NIST Publishes Guidance to Federal Agencies on Practices to Enhance Supply Chain Security When Procuring Software

Section 4(e) of the Cyber EO requires the National Institute of Standards and Technology (NIST) to publish guidelines on practices for software supply security for use by U.S. Government acquisition and procurement officials.  Section 4(k) of the EO requires the Office of Management and Budget, within 30 days of the publication of this guidance (or March 4, 2022), to “take appropriate steps to require that agencies comply with such guidelines with respect to software procured after the date of the EO.  Section 4(n) of the EO states that within one year of the date of the EO (or May 12, 2023), the Secretary of Homeland Security…shall recommend to the FAR Council contract language requiring suppliers of software available for purchase by agencies to comply with, and attest to complying with, any requirements issued pursuant to subsections (g) through (k) of this section.”

NIST issued the Supply Chain Security Guidance called for by Section 4(e) of the EO on February 4, 2022.  The Supply Chain Security Guidance states that it “provides recommendations to federal agencies on ensuring that the producers of software they procure have been following a risk-based approach for secure software development throughout the software life cycle,” and that “[t]hese recommendations are intended to help federal agencies gather the information they need from software producers in a form they can use to make risk-based decisions about procuring software.”  The scope of the Supply Chain Security Guidance is expressly limited to “federal agency procurement of software, which includes firmware, operating systems, applications, and application services (e.g., cloud-based software), as well as products containing software.”  The Guidance further provides that “the location of the implemented software, such as on-premises or cloud-hosted, is irrelevant,” and also excludes open source software and software developed by federal agencies.  However, open-source software that is bundled, integrated, or otherwise used by software purchased by a federal agency is within the scope of the Guidance.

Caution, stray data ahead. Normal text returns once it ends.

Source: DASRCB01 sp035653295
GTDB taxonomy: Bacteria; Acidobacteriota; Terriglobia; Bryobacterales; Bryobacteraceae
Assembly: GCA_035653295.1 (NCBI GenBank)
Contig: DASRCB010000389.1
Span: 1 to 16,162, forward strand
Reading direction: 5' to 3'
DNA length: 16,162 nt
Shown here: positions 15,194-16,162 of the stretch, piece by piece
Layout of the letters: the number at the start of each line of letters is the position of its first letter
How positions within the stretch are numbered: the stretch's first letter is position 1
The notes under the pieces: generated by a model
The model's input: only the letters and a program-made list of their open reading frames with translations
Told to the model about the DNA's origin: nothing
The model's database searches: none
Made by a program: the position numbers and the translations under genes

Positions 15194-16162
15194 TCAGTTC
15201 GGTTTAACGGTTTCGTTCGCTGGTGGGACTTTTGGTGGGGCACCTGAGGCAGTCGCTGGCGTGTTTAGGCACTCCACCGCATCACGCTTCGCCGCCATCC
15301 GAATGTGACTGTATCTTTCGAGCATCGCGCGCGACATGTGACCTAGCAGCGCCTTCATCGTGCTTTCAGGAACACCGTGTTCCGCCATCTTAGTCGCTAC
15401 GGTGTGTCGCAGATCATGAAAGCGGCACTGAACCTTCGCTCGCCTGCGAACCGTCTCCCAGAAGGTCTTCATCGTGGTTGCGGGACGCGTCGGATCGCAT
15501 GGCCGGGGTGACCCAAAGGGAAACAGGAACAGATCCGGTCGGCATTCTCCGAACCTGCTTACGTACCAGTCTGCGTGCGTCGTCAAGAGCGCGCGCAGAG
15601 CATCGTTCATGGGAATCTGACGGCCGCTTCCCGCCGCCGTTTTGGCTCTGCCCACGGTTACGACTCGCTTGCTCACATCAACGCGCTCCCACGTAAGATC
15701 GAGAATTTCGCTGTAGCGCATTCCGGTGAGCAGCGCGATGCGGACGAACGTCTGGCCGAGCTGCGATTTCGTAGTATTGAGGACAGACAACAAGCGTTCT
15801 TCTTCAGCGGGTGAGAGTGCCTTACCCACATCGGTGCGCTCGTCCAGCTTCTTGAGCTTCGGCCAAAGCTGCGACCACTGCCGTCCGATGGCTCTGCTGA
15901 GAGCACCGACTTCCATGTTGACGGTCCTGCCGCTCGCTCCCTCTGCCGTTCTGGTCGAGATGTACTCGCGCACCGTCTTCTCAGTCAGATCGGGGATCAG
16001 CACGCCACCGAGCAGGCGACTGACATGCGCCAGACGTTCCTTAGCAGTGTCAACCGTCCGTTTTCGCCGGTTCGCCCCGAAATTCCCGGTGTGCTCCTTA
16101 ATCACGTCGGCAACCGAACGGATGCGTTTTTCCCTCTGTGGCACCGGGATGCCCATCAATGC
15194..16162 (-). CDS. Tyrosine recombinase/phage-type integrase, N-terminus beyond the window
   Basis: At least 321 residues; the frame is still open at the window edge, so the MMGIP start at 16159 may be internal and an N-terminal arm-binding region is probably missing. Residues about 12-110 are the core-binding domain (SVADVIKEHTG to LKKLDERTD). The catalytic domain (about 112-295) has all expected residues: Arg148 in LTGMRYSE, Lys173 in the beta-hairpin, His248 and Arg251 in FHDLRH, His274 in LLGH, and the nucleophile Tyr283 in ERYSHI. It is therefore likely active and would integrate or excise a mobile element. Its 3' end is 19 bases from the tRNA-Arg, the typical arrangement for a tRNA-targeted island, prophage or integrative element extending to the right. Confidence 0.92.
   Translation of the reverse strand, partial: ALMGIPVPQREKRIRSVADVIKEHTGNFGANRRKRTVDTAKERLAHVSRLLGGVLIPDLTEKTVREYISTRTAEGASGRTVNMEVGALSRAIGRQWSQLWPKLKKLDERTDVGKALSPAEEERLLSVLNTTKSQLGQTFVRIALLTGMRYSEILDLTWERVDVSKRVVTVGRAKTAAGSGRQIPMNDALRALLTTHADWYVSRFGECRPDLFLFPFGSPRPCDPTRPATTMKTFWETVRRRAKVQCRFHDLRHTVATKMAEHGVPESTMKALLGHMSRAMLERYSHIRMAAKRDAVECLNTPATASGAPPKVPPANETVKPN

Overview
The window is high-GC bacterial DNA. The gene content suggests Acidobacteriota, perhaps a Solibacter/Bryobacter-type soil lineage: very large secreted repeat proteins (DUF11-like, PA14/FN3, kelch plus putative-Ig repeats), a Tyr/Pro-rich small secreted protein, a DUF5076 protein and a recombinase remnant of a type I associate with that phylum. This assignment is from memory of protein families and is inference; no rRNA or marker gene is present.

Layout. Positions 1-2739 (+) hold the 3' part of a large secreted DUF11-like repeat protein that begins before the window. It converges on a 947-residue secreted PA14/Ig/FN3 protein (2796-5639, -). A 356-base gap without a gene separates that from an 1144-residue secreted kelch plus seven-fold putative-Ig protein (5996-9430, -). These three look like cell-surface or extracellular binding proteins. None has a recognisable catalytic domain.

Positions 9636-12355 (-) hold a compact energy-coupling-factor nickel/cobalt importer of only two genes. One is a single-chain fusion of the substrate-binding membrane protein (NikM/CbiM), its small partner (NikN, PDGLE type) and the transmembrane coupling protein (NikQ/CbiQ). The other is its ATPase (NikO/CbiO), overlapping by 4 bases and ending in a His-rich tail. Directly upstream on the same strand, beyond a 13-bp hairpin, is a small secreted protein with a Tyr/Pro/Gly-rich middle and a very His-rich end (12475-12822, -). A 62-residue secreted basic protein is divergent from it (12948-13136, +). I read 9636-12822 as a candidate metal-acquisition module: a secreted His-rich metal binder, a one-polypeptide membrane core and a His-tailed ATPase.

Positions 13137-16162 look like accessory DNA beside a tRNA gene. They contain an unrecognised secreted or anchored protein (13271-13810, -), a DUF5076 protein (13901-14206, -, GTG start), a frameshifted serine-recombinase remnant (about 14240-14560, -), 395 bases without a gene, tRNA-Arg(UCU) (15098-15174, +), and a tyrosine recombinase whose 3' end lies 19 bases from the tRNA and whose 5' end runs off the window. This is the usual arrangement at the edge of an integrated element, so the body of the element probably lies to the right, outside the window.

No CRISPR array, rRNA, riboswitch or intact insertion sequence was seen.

The Supply Chain Security Guidance defines minimum recommendations for federal agencies as they acquire software or a product containing software:

  1. Use the Secure Software Development Framework (SSDF) terminology and structure to organize communications about secure software development requirements.
  2. Require attestation to cover secure software development practices performed as part of processes and procedures throughout the software life cycle.
  3. Accept first-party attestation of conformity with SSDF practices unless a risk-based approach determines that second or third-party attestation is required.
  4. When requesting artifacts of conformance, request high-level artifacts.


Continue Reading February 2022 Developments Under President Biden’s Cybersecurity Executive Order

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On November 8, 2021, New York Governor Kathy Hochul signed a new electronic monitoring law (S2628) requiring New York businesses that monitor or intercept employees’ e-mails, telephone calls, or internet usage to notify employees in writing of these practices.  The new law amends the state’s civil rights law and takes effect on May

On September 24, the Safer Federal Workforce Task Force released guidance on workplace safety protocols for federal contractors and subcontractors related to COVID-19 (“the Guidance”).  The Guidance was issued pursuant to President Biden’s Executive Order on Ensuring Adequate COVID Safety Protocols for Federal Contractors.

As expected, the Guidance covers a broad range of contract